tv Outnumbered FOXNEWSW May 15, 2018 9:00am-10:00am PDT
penalty. [applause] bring it forth. [applause] one of the most alarming crimes taking place against our police are ambush attacks. think of that. ambush attacks. i have directed the justice department to do everything in its power to defend the lives of american law enforcement. we are honored to be joined today by the family of detective moisikis famalia. detective famalia was a proud member of the new york police department. where is that family?
thank you, ma'am. thank you. a great guy. a friend of yours. so i just want to say, the officer just -- say something. you know what i'd like to do? say how great she was. he's done this before. say how great she was. you just told me something, that this was a great partner. go ahead. >> that was unexpected. yes, my name is officer morrow. i was a detective the night she was killed. i knew her for about ten years. i worked with her on and off.
this is a woman that got injured awhile ago and volunteered to come back to patrol to one of the roughest places in new york city. she volunteered to come back to leave a cushy job to come back and patrol. she was only there about two weeks. i had the honor of being with her that night. and she may have been lost that night, but she saved a lot of lives in turn because of her memory and everything that transpired after the fact. she was missed by this family. this family is incredible. [applause] >> thank you very much.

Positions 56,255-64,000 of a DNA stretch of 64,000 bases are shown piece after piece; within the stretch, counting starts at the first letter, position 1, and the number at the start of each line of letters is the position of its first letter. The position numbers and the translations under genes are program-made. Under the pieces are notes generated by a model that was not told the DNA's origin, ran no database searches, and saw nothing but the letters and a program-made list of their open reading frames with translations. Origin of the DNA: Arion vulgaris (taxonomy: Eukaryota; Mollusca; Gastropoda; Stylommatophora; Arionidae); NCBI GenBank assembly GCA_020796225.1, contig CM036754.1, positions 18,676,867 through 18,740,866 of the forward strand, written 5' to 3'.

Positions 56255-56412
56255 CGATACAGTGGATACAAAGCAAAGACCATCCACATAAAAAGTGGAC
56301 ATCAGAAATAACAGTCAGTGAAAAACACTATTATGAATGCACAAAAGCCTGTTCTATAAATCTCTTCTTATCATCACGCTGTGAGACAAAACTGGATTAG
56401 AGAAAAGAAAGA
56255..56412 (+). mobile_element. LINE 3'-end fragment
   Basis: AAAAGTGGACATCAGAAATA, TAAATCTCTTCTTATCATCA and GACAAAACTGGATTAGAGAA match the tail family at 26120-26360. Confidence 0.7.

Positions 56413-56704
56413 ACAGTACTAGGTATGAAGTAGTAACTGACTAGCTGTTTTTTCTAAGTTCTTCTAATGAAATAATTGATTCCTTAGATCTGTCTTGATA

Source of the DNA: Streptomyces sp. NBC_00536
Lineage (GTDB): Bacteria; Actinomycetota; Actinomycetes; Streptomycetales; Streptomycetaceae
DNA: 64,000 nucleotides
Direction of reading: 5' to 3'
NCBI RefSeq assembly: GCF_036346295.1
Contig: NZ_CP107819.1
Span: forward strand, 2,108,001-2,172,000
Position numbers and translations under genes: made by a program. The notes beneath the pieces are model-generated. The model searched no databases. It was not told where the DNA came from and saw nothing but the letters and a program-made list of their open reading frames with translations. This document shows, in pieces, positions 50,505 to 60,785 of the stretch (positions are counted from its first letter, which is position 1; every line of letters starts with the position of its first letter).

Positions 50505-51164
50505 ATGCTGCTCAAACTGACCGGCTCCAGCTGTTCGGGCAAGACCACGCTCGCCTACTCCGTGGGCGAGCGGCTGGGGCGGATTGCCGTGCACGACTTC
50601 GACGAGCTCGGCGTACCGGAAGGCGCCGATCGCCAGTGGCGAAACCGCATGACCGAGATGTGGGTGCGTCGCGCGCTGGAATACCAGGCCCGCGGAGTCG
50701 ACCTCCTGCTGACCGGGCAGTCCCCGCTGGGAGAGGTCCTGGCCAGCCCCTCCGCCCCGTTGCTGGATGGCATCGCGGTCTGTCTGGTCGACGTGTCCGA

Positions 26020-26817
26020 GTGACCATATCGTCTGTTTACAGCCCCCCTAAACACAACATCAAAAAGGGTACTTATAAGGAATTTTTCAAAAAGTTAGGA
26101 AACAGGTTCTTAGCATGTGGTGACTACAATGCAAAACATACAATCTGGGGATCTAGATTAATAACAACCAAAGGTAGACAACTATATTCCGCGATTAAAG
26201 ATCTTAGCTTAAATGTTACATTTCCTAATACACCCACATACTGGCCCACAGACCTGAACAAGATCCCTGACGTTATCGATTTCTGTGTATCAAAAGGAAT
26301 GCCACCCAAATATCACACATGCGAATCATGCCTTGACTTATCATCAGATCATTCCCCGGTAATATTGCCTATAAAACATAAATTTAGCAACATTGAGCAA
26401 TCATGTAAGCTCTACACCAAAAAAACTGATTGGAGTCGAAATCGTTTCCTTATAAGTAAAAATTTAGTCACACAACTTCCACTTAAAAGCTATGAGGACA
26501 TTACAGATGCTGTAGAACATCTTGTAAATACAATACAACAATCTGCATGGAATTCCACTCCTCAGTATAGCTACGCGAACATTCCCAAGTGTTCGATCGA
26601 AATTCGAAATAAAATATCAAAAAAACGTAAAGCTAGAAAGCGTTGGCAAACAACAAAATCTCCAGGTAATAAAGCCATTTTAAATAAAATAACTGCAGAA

special people. just special, special people. and i want to tell you that last year just a few hours after the city of new york celebrated the fourth of july, detective famalia was on duty in her vehicle'far from yankee stadium. big yankee fans? we're all yankee fans. she was ambushed by a man for the simple reason that she was a member of the police department. she was a member of law enforcement. that was the simple reason. the attack because she was so incredible was just looked upon so horribly. her family, when people met the
family, they saw what an incredible person she was. i just want to say that to your entire family, it's such an honor to have you up here. we weren't going to bring you up but i looked at you in the audience and i say you have to come up. you're representing something so important. you understand that? she loved the department. she loved being a police officer. she loved her job. she was respected by everybody. they told me all about her. she was respected by everybody. so she's right now, right there and she's looking down and she's so proud of you. she's so proud of you. you are great. you are great. thank you very much. i told them to stay. we'll go down to together. i'm almost finished. so to all the families here
today who lost a loved one, i'd like to ask you to all please stand please stand. you lost mothers and fathers, husbands and wives, sons and daughters. america lost incredible heros. they will endure forever and ever. they're going to endure forever. she will endure forever. our memories and our hearts and the countless lives they touched through their courage and through their grace. their legacy will never die. your mom's legacy will never ever die. you have good genes, right? good genes. best genes i've ever seen. in a moment we will listen to the role call of these great
fallen officers as we read the names of your loved ones, we engrave them into the eternal chronicle of american valor. when that siren blares, when the squad car races down the street, when the police officer steps forward proud and strong, so brave, in that crisp blue uniform, we will think of you, we will think of your incredible daughter. we will be thinking of her. we will be thinking of all of the heros we lost. we will thank god for the men and women of law enforcement. thanks again to all of our